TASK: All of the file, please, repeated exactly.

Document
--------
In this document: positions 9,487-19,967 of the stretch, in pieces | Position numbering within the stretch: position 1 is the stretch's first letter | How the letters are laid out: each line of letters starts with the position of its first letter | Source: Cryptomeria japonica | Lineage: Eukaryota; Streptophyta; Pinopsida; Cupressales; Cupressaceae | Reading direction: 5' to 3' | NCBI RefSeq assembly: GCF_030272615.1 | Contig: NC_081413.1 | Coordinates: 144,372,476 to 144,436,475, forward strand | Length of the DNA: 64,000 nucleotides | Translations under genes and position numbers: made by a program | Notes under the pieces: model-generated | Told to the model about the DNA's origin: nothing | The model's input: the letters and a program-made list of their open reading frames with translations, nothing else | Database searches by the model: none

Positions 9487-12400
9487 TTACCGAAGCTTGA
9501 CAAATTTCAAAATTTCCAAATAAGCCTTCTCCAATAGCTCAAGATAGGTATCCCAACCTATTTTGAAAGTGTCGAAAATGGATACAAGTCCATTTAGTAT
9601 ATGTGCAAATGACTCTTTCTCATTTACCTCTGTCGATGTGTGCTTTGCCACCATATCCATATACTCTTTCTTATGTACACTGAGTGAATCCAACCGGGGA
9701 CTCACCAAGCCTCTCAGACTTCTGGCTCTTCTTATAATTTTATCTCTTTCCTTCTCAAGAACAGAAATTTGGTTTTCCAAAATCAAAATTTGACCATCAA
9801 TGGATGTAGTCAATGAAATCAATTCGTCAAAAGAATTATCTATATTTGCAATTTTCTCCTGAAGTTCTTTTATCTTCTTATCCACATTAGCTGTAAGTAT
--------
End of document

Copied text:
In this document: positions 9,487-19,967 of the stretch, in pieces | Position numbering within the stretch: position 1 is the stretch's first letter | How the letters are laid out: each line of letters starts with the position of its first letter | Source: Cryptomeria japonica | Lineage: Eukaryota; Streptophyta; Pinopsida; Cupressales; Cupressaceae | Reading direction: 5' to 3' | NCBI RefSeq assembly: GCF_030272615.1 | Contig: NC_081413.1 | Coordinates: 144,372,476 to 144,436,475, forward strand | Length of the DNA: 64,000 nucleotides | Translations under genes and position numbers: made by a program | Notes under the pieces: model-generated | Told to the model about the DNA's origin: nothing | The model's input: the letters and a program-made list of their open reading frames with translations, nothing else | Database searches by the model: none

Positions 9487-12400
9487 TTACCGAAGCTTGA
9501 CAAATTTCAAAATTTCCAAATAAGCCTTCTCCAATAGCTCAAGATAGGTATCCCAACCTATTTTGAAAGTGTCGAAAATGGATACAAGTCCATTTAGTAT
9601 ATGTGCAAATGACTCTTTCTCATTTACCTCTGTCGATGTGTGCTTTGCCACCATATCCATATACTCTTTCTTATGTACACTGAGTGAATCCAACCGGGGA
9701 CTCACCAAGCCTCTCAGACTTCTGGCTCTTCTTATAATTTTATCTCTTTCCTTCTCAAGAACAGAAATTTGGTTTTCCAAAATCAAAATTTGACCATCAA
9801 TGGATGTAGTCAATGAAATCAATTCGTCAAAAGAATTATCTATATTTGCAATTTTCTCCTGAAGTTCTTTTATCTTCTTATCCACATTAGCTGTAAGTAT